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    "The Earth has a radius of 6400 km. Scales on the Equator and at the North pole give different readings for weight. If a person has a weight of 700 N, calculate the reading on the scale at:

    a. the North pole
    b. the Equator"

    Im not sure how to go about this question.

    The answer says there is no centripetal force at the north pole and leads on from there but I don't understand how there isn't a centripetal force - wouldn't it be acting straight downwards?? and then how would you even calculate when you don't have a time...
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    (Original post by MrToodles4)
    "The Earth has a radius of 6400 km. Scales on the Equator and at the North pole give different readings for weight. If a person has a weight of 700 N, calculate the reading on the scale at:

    a. the North pole
    b. the Equator"

    Im not sure how to go about this question.

    The answer says there is no centripetal force at the north pole and leads on from there but I don't understand how there isn't a centripetal force - wouldn't it be acting straight downwards?? and then how would you even calculate when you don't have a time...
    1. The centripetal force is the force needed to make a mass move along a particular curved path, such as a circle or ellipse. So if a body isn't moving along such a curve, you don't usually use the term "centripetal" for any forces acting on it. E.g. at the North pole, gravity acts on the body, but it isn't moving on a curve (it's spinning on a point) so the term isn't appropriate.

    2. If someone is standing on the equator, the forces acting on him are weight W and the normal reaction at the ground R. The vector sum of these must provide the centripetal force required to ensure that he moves along with the earth, travelling roughly in a circle of radius 6400 km, at a rate of 1 revolution per 24 hours.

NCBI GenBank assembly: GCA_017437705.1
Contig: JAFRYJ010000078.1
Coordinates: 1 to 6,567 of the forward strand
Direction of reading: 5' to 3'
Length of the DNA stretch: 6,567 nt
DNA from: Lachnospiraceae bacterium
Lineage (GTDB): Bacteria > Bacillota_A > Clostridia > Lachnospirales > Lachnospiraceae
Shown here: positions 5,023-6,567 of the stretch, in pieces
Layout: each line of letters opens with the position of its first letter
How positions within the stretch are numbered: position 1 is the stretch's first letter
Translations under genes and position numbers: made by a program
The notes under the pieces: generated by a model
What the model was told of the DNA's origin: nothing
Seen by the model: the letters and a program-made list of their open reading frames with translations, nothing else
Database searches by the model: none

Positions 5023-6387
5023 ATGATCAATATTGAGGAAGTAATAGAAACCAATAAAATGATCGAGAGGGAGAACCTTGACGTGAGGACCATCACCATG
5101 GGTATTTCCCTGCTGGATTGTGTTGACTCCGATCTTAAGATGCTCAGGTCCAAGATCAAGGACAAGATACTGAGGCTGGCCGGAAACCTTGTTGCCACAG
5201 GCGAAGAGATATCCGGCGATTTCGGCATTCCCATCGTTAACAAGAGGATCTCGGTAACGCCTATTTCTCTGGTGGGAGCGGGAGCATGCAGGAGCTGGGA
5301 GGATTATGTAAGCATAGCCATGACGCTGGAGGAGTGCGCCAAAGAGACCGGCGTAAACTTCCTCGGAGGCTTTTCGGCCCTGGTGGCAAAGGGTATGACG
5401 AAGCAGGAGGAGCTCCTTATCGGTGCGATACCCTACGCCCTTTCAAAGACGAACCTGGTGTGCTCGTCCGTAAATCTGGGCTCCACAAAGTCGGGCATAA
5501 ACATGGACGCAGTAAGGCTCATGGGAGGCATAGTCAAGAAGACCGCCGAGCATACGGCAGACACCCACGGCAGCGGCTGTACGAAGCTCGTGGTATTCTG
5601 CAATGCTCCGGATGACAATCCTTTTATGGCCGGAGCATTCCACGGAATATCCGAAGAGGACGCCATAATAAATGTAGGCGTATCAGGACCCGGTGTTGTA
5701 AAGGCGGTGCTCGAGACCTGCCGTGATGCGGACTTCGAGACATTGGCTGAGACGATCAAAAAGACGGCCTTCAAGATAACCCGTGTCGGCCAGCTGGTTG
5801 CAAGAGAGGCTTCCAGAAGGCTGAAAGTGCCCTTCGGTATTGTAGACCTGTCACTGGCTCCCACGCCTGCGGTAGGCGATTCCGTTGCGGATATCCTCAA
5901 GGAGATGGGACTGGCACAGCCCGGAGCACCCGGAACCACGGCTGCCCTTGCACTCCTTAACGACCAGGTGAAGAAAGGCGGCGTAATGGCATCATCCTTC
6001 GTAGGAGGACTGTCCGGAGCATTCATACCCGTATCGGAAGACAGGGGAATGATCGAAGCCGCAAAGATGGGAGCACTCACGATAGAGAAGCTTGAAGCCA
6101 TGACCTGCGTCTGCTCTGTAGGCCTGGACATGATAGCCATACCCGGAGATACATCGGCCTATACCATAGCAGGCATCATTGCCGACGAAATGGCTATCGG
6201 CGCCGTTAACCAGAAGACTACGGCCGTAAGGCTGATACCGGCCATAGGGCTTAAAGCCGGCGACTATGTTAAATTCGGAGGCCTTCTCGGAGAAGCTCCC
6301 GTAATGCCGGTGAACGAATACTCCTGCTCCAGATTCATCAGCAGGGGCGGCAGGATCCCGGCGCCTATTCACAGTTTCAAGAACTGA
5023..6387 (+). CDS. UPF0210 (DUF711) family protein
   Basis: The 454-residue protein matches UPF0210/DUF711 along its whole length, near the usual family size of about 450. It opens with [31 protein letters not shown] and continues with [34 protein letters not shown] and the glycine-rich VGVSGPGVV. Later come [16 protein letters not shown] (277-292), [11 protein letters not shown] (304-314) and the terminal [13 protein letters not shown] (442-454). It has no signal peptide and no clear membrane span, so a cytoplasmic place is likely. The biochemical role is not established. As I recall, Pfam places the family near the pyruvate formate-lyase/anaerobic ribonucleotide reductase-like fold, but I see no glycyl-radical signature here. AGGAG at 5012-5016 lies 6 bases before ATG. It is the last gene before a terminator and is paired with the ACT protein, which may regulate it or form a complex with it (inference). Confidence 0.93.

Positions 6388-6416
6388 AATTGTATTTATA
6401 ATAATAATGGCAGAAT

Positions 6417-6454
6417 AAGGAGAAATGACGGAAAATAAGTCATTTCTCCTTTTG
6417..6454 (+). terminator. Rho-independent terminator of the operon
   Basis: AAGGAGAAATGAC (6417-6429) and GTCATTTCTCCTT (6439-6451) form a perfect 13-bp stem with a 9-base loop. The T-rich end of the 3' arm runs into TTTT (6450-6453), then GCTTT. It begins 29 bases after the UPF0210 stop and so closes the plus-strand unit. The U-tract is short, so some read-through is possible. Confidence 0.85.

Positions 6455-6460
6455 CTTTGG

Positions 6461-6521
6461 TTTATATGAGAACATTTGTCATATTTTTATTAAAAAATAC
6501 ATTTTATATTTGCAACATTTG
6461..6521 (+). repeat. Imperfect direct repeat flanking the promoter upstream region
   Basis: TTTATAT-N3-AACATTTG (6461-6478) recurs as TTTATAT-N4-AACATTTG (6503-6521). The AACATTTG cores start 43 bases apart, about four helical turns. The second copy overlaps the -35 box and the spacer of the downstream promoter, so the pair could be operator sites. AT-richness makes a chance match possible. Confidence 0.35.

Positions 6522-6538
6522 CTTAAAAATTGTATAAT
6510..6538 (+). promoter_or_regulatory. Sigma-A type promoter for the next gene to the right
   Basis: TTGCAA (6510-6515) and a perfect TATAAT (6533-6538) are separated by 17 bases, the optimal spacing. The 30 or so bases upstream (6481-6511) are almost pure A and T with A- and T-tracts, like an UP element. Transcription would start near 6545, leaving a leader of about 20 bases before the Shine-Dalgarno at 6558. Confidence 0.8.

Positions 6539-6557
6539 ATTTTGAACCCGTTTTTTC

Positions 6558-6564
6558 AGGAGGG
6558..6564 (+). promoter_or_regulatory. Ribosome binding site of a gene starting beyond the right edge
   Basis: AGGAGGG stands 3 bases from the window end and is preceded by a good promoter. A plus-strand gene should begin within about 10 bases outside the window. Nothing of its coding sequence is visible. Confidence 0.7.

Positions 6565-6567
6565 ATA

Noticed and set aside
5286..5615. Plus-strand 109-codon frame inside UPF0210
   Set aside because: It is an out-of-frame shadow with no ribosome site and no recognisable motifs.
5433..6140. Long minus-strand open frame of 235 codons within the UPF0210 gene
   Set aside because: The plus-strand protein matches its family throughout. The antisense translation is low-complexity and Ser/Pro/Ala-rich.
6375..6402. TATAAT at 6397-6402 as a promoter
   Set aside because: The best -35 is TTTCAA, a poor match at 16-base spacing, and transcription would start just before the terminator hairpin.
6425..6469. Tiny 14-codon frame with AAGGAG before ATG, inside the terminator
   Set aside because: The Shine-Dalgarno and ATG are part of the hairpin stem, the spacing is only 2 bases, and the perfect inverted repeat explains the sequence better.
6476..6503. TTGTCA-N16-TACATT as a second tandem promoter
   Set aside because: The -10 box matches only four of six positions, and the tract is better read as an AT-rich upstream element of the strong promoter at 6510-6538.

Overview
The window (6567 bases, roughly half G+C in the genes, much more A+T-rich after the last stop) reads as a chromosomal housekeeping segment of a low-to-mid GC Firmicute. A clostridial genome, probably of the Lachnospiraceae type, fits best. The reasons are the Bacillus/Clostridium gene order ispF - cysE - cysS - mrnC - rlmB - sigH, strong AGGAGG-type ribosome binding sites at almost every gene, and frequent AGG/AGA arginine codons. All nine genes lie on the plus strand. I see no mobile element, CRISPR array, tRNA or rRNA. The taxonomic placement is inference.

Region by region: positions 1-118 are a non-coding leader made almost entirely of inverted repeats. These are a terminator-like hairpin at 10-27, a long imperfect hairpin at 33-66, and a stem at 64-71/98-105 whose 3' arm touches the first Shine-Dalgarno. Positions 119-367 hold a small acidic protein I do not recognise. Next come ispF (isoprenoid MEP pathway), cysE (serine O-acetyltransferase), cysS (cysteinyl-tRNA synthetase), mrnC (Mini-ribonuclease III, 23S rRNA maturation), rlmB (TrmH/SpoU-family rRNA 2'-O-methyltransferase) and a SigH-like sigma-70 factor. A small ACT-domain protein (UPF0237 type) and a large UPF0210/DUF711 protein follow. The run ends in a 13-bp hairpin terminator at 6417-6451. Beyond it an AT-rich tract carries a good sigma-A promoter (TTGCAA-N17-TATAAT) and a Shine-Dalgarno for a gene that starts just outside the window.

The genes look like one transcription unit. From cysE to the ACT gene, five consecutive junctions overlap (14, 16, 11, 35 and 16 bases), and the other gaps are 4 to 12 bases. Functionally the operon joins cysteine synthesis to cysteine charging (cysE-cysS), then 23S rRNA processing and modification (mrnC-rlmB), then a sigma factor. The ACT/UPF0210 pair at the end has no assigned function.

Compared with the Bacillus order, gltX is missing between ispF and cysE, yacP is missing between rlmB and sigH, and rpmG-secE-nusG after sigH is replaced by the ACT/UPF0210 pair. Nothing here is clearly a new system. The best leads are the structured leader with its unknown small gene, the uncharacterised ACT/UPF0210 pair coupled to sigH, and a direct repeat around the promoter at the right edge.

Can you carry on?
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    (Original post by atsruser)
    1. The centripetal force is the force needed to make a mass move along a particular curved path, such as a circle or ellipse. So if a body isn't moving along such a curve, you don't usually use the term "centripetal" for any forces acting on it. E.g. at the North pole, gravity acts on the body, but it isn't moving on a curve (it's spinning on a point) so the term isn't appropriate.

    2. If someone is standing on the equator, the forces acting on him are weight W and the normal reaction at the ground R. The vector sum of these must provide the centripetal force required to ensure that he moves along with the earth, travelling roughly in a circle of radius 6400 km, at a rate of 1 revolution per 24 hours.

    Can you carry on?
    So basically what you're saying is there is a centripetal force at the equator but not at the north pole - since that is a point of rotation?
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    (Original post by MrToodles4)
    So basically what you're saying is there is a centripetal force at the equator but not at the north pole - since that is a point of rotation?
    The north pole is a point on the axis of rotation - I don't think that the term "point of rotation" is meaningful. Apart from that: yes.
 
 
 
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